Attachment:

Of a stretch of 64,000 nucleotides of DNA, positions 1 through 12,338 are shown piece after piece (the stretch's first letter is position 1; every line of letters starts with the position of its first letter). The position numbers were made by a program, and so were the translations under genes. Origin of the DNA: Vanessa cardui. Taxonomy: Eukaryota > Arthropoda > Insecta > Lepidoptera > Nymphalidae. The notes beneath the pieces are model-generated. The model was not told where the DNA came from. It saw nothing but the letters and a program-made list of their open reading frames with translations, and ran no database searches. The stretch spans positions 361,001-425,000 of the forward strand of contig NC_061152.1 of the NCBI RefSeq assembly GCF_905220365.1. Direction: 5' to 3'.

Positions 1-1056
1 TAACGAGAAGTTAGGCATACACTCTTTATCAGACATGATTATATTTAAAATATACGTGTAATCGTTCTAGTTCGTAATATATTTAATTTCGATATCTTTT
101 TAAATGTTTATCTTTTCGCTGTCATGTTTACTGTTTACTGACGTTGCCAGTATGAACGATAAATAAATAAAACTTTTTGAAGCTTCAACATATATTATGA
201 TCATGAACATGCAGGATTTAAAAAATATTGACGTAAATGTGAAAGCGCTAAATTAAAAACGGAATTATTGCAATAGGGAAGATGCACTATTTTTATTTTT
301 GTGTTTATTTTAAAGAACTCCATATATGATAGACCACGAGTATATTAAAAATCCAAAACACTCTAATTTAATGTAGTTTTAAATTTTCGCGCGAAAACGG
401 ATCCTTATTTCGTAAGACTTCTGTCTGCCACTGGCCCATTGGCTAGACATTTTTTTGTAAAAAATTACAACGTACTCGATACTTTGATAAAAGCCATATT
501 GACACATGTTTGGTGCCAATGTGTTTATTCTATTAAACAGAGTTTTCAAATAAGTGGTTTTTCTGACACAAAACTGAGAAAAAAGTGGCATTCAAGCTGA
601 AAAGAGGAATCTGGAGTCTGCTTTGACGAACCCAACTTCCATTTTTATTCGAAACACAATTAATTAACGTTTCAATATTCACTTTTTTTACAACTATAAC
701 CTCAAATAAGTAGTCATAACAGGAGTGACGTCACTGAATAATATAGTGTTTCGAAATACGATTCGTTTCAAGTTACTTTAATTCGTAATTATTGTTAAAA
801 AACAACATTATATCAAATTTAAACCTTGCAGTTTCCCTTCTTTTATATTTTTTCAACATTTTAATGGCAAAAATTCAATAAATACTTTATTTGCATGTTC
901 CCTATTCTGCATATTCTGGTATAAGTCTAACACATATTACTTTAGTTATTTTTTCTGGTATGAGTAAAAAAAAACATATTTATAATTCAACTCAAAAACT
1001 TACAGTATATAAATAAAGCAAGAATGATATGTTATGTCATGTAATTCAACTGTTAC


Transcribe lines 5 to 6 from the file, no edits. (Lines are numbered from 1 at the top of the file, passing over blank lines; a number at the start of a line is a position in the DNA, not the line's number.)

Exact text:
201 TCATGAACATGCAGGATTTAAAAAATATTGACGTAAATGTGAAAGCGCTAAATTAAAAACGGAATTATTGCAATAGGGAAGATGCACTATTTTTATTTTT
301 GTGTTTATTTTAAAGAACTCCATATATGATAGACCACGAGTATATTAAAAATCCAAAACACTCTAATTTAATGTAGTTTTAAATTTTCGCGCGAAAACGG